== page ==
Tomorrow September 30th, the Orienteering World Cup Final kicks off with the Long Distance competition in Cansiglio, Italy. It is certain that there will be a new World Cup winner among the men since the reigning Cup winner from the 2019 season, Gustav Bergman (SWE), has decided not to compete in Italy for family reasons. There is an interesting battle shaping up between the experienced duo of Daniel Hubmann and Matthias Kyburz (both SUI) and a new generation represented by Kasper Harlem Fosser (NOR) and Joey Hadorn (SUI).
After the first 2 World Cup rounds in Neuchatel, Switzerland in May and Idre Fjäll, Sweden in August, the younger generation has a slight advantage, but it is still very close and a lot can happen in the final 2 individual competitions of the international season. And watch out for some strong competitors further down in the current standings, hungry to move up.
Current Orienteering World Cup Standings – Men
|1||Kasper Harlem Fosser||260|
|9||Isac von Krusenstierna||95|
38 year-old Daniel Hubmann has 28 World Orienteering Championships (WOC) medals, 13 European Orienteering Championships (EOC) medals and has won the overall World Cup 6 times, latest in 2015. Matthias Kyburz, at age 31, has won the overall World Cup title 5 times, latest in 2018, to add to his 11 WOC and 11 EOC medals including the gold medal at Middle Distance at the Nokian Tyres World Orienteering Championships 2021 in the Czech Republic in July.
Matthias started off the World Cup season by winning the first-ever championships Knock-Out Sprint at the combined EOC and World Cup competition in Neuchatel, helping him stay high up in the overall standings. Daniel has not won a World Cup race this year but finished 3rd at Long Distance and 2nd at Middle Distance at Idre Fjäll and consistency has led him to his current 3rd place in the standings.
Matthias Kyburz winning EOC Knock-Out Sprint gold ahead of Joey Hadorn
Daniel Hubmann in action at the Idre Fjäll Middle Distance
They are being challenged by a couple of very talented athletes who were quite dominant in their Junior World Orienteering Championships careers and are now translating that to success at the senior level. Kasper Harlem Fosser, 22 years-old, is turning into the new dominating athlete at Long Distance, winning both the World Orienteering Championships gold in July and the Long Distance at World Cup round 2 at Idre Fjäll. 2 bronze medals at the European Orienteering Championships and World Cup in Knock-Out Sprint and Sprint have led him to the very top of the current standings.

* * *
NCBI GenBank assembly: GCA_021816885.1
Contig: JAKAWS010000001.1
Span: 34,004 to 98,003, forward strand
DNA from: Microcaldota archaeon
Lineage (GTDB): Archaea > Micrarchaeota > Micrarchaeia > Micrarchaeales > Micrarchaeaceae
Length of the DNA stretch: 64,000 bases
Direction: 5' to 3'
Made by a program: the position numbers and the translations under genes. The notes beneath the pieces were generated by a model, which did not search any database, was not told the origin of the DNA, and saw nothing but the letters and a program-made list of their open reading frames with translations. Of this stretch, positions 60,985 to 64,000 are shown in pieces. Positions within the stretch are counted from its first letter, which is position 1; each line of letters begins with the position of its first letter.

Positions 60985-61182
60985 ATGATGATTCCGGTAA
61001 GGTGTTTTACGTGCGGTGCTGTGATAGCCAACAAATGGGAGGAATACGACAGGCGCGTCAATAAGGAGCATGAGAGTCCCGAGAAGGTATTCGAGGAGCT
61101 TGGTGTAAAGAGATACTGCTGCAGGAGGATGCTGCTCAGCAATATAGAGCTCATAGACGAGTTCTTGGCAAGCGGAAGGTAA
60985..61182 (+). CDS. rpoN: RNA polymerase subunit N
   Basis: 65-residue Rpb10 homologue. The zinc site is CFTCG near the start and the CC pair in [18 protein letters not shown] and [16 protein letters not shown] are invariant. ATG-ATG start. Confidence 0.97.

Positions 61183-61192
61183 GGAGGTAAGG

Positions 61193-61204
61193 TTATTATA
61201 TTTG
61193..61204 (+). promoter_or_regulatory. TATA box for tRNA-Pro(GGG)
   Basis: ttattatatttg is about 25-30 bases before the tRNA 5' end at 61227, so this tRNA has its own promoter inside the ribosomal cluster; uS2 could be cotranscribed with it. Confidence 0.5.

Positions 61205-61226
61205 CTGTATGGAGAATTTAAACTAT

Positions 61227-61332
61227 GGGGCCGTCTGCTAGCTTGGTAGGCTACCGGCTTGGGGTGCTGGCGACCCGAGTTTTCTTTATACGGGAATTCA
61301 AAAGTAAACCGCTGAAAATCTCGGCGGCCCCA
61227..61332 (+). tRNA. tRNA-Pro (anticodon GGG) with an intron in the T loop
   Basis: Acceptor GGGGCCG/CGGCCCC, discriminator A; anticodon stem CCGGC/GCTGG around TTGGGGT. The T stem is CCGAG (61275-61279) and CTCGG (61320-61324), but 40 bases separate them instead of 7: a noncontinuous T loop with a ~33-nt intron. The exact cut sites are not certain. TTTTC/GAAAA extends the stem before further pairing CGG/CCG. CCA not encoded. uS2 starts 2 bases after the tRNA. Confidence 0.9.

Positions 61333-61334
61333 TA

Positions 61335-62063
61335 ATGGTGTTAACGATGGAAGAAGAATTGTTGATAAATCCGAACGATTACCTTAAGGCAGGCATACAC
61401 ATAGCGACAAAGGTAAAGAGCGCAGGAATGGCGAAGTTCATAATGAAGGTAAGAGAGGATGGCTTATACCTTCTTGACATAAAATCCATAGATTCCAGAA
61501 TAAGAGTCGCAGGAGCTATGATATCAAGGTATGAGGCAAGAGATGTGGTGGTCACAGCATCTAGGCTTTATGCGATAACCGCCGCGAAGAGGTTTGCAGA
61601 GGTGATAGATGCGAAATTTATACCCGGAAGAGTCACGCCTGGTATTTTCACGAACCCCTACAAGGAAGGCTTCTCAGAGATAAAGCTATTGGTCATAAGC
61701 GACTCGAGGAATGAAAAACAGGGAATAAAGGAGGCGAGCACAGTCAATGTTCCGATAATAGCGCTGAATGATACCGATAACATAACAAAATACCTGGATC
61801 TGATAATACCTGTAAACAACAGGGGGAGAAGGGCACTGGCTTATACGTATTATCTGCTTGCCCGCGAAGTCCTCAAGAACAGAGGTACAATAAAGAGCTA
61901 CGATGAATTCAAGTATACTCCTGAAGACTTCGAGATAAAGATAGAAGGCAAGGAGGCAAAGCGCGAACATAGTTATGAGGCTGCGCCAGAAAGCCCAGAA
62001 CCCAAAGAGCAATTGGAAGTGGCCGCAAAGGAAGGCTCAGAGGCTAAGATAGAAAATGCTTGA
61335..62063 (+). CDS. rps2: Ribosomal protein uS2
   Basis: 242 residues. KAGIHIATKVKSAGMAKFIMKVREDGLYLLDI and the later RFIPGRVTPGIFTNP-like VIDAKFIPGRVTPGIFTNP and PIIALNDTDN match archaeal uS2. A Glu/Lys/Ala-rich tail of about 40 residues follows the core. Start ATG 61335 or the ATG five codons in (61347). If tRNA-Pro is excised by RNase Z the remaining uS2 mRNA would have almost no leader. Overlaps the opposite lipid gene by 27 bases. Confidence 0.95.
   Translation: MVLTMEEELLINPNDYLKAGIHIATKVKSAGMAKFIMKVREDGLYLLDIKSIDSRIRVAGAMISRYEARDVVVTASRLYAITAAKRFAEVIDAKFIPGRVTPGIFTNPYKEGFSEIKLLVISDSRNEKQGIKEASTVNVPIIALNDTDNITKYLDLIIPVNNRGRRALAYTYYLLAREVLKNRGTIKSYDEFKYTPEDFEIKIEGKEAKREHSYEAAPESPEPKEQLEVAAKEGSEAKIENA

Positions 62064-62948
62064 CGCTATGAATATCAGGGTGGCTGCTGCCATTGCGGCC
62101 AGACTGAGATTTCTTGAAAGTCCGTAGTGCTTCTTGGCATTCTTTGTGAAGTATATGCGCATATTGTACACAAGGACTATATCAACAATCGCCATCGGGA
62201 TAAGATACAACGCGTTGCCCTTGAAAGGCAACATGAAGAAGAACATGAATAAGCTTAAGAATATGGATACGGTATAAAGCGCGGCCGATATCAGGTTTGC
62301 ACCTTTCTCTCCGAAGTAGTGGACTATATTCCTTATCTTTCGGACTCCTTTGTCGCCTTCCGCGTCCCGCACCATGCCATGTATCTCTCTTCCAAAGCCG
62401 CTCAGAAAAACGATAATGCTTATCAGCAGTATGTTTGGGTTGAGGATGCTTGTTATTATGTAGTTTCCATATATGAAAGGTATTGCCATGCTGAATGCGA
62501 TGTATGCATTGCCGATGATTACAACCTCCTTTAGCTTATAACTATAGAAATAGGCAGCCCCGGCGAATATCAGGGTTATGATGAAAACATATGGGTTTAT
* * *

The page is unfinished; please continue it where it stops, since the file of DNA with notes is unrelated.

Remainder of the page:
24 year-old Joey Hadorn came back from a poor performance at the Idre Fjäll Long competition to win an exciting Middle Distance 2 days later, just 3 seconds ahead of Daniel Hubmann. Add to that a silver medal at Knock-Out Sprint in Neuchatel and he has maintained his 2nd position in the overall standings.
Joey Hadorn competing at the Sprint in Neuchatel
Thumbs up from Kasper Harlem Fosser after winning the Long Distance at Idre Fjäll
The challenges will not only come from these 4 athletes however as the top 6 winning prize money and World Cup honours are decided in Italy. Emil Svensk (SWE), winner of the EOC Sprint competition in Neuchatel and currently 5th in the standings, is certainly within striking distance. With Gustav Bergman (SWE) and sprint specialist Yannick Michiels (BEL) not participating at the World Cup final there are another 10-15 athletes who can all move into the top 6 with good performances, among them more of that new generation with Audun Heimdal (24, NOR), Lukas Liland (22, NOR) and Isac von Krusenstierna (23, SWE and WOC gold medallist at Sprint) rounding out the current top 10 list.
Riccardo Scalet and Sebastian Inderst will be among the athletes looking to improve their World Cup standings on home ground in Italy.
The World Cup Final will be contested with 2 individual competitions in the forests of Cansiglio in the Veneto region of northern Italy. The area is located at an elevation of 1000 to 1400 m above sea level and the terrain features typical Karst topography with valleys and sink holes with many point details, moderate to steep slopes, open beech forest and with runnability somewhat reduced by rock underfoot. 122 men and 105 women from 25 nations will be competing for World Cup points.
At the Long Distance competition on Thursday September 30, the Men will complete a course of 19.1 km with 850 m climb, with a winning time estimated at 1 hour and 40 minutes. The Middle Distance course on Saturday October 2 is 5.1 km long with 250 m of climb and an estimated winning time of 35 minutes.
The final round and the 2021 Team World Cup concludes with a Sprint Relay which will be held in the town of Cortina d’Ampezzo, co-host of the Winter Olympic Games 2026, on Sunday October 3.
The Final World Cup round can be followed on the event Live page. There will be full TV and webstreaming productions from the Middle Distance and Sprint Relay.
Link to the overall World Cup page